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Volvo buys Luxe assets to boost its car services

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The automaker sees an expansion of fuel and parcel deliveries to cars

Volvo Cars

To keep up with rivals offering ways to connect cars and other services, Volvo announced on Friday that it has acquired Luxe. Volvo will roll the startup’s pieces into its own ways of making customers’ lives easier.

“Technology is unstoppable and you have to let people get full use of it,” Volvo Cars chief digital officer Atif Rafiq told The Verge. “In this day and age, there’s no reason why it shouldn’t be super convenient.”

The Luxe acquisition, he said, gives the automaker the resources to further its ambition of making life easier for Volvo users — such as never having to take the car in for fuel, washing, or servicing it yourself. And the services will be controlled through Volvo-branded apps on smartphones, smartwatches, and a Volvo’s own touchscreen.

Volvo already announced pilot programs to act as a concierge service to its customers. In some cities in Sweden and Switzerland, it partners with local parcel delivery companies to allow customers to have their packages left in the trunk of their Volvo. At last year’s Los Angeles Auto Show, the company announced the Volvo Concierge Services as a test in San Francisco to be a platform for allowing customers to have their cars fueled or washed while parked at home or the office, for example. Rafiq says the company still plans to expand those services to other markets in the short term.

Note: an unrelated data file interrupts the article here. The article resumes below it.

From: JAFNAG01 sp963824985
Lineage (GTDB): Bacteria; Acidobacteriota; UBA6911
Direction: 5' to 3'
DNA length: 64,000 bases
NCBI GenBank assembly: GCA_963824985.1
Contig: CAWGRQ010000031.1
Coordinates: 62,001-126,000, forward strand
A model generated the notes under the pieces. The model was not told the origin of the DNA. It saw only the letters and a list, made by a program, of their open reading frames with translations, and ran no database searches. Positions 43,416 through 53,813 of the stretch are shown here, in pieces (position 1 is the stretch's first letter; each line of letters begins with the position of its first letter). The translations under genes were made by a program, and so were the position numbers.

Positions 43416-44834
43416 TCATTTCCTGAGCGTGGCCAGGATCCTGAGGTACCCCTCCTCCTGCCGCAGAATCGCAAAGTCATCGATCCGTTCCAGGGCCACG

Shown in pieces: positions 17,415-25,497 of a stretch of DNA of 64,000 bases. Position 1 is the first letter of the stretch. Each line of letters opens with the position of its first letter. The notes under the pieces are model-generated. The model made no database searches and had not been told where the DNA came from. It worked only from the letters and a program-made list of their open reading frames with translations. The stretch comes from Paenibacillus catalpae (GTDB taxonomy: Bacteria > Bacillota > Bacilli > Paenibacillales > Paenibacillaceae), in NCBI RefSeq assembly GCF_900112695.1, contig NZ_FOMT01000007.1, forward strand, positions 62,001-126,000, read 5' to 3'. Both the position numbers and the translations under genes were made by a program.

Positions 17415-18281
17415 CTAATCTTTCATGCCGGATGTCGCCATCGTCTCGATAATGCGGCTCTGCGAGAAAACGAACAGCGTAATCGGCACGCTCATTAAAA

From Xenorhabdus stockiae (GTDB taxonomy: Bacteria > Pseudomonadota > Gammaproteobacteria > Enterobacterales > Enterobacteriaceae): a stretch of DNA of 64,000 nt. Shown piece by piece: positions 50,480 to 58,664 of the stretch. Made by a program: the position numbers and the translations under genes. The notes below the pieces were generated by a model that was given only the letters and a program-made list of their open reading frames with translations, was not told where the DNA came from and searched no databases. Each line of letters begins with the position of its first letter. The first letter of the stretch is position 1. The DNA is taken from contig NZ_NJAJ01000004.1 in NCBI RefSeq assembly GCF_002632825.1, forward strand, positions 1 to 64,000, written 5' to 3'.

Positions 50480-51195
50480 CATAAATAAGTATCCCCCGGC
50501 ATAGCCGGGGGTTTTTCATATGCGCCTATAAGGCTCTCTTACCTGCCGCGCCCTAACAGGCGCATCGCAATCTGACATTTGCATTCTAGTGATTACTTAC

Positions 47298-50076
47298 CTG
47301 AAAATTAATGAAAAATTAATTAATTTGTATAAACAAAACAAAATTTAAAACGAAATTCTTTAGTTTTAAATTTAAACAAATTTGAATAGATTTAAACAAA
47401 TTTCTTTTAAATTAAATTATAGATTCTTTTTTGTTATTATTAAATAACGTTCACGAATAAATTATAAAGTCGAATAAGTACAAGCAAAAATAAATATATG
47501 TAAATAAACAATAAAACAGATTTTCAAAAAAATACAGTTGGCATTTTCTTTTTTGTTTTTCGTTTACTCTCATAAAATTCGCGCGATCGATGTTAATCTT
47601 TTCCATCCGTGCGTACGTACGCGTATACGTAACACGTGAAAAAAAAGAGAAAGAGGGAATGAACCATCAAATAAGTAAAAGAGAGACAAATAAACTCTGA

Luxe was known for its valet pickup and drop-off services in cities such as San Francisco, New York, and Chicago, as well as offering car washes and fueling. It ceased door-to-door valet operations in May, with the promise of new services later this year.

Rafiq said Volvo would not use Luxe branding on any of its apps. After joining Volvo in January, he now heads up the automaker’s Silicon Valley outpos,t in addition to maintaining a presence at the automaker’s Gothenburg, Sweden, headquarters. He said getting Luxe’s parts also gets them some crucial talent in California.

“We’re looking to Silicon Valley as another center of gravity for this company,” Rafiq said. “We seem to be a place people want to work because this industry is exciting now and we’re ready to advance.”